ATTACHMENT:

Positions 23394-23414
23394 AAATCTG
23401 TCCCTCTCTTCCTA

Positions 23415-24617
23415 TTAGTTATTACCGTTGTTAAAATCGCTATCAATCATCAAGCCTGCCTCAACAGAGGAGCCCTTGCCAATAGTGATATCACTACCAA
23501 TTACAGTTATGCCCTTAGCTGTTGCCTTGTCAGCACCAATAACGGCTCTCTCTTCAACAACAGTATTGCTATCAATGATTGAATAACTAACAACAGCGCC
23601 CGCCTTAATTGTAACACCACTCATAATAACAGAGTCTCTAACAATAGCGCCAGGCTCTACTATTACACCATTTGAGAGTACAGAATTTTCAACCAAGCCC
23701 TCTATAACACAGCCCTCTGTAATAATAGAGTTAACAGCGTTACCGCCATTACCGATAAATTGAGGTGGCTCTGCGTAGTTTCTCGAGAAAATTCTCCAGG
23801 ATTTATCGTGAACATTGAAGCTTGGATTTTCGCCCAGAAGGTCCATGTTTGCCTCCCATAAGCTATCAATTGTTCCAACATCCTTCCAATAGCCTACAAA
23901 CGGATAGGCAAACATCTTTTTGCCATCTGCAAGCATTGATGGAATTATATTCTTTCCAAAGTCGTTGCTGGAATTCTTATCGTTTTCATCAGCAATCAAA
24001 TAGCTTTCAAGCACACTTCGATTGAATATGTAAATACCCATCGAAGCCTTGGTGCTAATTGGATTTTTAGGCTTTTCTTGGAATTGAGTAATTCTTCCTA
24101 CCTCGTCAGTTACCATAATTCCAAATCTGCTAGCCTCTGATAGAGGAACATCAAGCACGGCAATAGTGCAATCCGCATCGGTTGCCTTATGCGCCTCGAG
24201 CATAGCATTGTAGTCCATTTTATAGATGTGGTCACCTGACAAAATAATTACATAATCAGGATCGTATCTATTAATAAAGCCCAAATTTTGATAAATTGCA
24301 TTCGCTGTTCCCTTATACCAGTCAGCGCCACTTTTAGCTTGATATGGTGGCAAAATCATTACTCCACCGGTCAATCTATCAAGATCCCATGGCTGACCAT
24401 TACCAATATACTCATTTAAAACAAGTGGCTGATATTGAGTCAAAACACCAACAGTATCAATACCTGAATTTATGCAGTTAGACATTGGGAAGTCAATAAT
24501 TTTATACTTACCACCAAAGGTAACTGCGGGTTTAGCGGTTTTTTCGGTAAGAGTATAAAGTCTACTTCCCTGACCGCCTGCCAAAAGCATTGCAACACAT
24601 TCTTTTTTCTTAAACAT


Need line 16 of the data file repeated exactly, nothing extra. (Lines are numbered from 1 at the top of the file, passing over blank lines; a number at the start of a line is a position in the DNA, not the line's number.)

24501 TTTATACTTACCACCAAAGGTAACTGCGGGTTTAGCGGTTTTTTCGGTAAGAGTATAAAGTCTACTTCCCTGACCGCCTGCCAAAAGCATTGCAACACAT